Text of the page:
Jun 30, 2007

Zzyzx (2005): F

AKA Burned.

If there exists a well of cinema below the rankings typically attributed to direct-to-video fare, Zzyzx occupies it – one imagines that what little exposure the film has received can be credited solely to its inanely eye-catching title. Sharing the same moniker as a small stretch of road in the Mojave Desert (itself originally named so as to be “the last word in the English language”), the film concerns two guys (most press notes describe them as “friends”, but I see no indication of so pleasant a relationship) on their way to Vegas, their detour to the titular road the result of the excessively reserved Ryan’s (Ryan Fox) having read stories about the location’s supernatural tendencies. Military vet Lou (Kenny Johnson) is hearing none of it, and – when the otherwise barren road presents them with an older man on foot – makes as if he’s going to run him down for the sheer sport of it. Ryan fights for control of the wheel, and – whether Lou’s initial indications of malice were intentional or not – the man is run over and killed. No sooner then he sputters his last words, his wife Candice (Robyn Cohen) is seen on the horizon, in search of her recently acquired spouse. Ryan and Lou stash the body in the car and make cute with the innocuous girl, each having distinctly different ideas on how to handle the situation at hand. What follows brings to mind a cross between Fear and Loathing in Las Vegas’s trip factor and Wolf Creek’s hellish vision of the world, albeit in the most superficially aesthetic means possible (note to all filmmakers: shaking your camera does not automatically make things look realistic and/or stylized), devoid of genuine subtext and barely coherent from one scene to the next, stylistically or otherwise. Eventually, Ryan, Lou and Candice have at each other amidst drugs, alcohol, and sex, nary a moment of their interaction not defying virtually all standards of reasonable or believable human behavior, the entirety of this narrative told in retrospect with scenes of a Mexican family digging up the anti-protagonist’s remains serving as a framing device. Like the rest of the film, these sequences are bereft of implicit meaning (save for whatever convoluted philosophies the filmmakers will bend over backwards to justify), instead serving as some strange breed of faux moral contemplation that suggests an acquired taste I don’t especially want for myself. No indie film this bad would be complete without a plot twist, the ultimate non-revelation only adding to the film’s stale voyeurism. “Zzyzx” may very well be at the end of the dictionary; if so, the film is justly stuck at the bottom of the barrel.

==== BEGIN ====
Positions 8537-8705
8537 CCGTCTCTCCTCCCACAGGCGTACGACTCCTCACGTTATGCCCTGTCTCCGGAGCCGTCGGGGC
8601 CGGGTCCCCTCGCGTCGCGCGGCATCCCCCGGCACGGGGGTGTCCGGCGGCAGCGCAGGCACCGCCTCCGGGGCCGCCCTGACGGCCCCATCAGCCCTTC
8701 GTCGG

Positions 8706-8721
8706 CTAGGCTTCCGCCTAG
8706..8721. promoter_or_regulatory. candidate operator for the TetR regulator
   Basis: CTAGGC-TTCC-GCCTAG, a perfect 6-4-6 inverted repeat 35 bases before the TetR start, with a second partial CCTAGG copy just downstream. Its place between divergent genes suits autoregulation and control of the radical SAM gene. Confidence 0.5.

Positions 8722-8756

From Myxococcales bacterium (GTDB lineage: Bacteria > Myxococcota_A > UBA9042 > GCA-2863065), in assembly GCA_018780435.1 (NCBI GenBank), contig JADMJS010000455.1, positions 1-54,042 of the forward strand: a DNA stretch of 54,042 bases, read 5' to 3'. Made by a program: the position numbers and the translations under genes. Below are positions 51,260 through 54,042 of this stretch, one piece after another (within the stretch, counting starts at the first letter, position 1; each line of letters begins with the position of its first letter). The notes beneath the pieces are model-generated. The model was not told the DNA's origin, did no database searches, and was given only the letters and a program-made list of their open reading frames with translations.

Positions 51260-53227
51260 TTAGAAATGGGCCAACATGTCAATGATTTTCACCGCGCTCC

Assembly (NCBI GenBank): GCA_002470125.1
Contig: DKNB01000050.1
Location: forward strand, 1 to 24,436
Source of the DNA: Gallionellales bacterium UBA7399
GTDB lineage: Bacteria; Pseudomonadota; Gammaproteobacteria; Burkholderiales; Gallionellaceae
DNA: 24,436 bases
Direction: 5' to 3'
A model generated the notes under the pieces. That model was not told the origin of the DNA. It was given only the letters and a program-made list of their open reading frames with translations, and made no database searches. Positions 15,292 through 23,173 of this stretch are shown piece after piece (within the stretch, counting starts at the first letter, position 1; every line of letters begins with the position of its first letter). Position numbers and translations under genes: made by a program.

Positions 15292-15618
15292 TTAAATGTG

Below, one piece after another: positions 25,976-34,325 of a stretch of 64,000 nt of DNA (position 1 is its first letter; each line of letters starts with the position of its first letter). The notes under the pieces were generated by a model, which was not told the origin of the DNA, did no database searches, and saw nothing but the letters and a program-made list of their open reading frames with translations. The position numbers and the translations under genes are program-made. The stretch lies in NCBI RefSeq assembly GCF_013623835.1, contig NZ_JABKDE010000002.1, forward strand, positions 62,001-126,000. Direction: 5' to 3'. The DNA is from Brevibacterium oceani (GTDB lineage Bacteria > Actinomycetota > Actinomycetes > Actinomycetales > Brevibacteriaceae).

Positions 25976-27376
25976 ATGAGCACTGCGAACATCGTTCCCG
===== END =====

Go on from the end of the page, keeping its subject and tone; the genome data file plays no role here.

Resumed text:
1 comment:

  1. Anonymous12:09 AM

    ...please where can I buy a unicorn?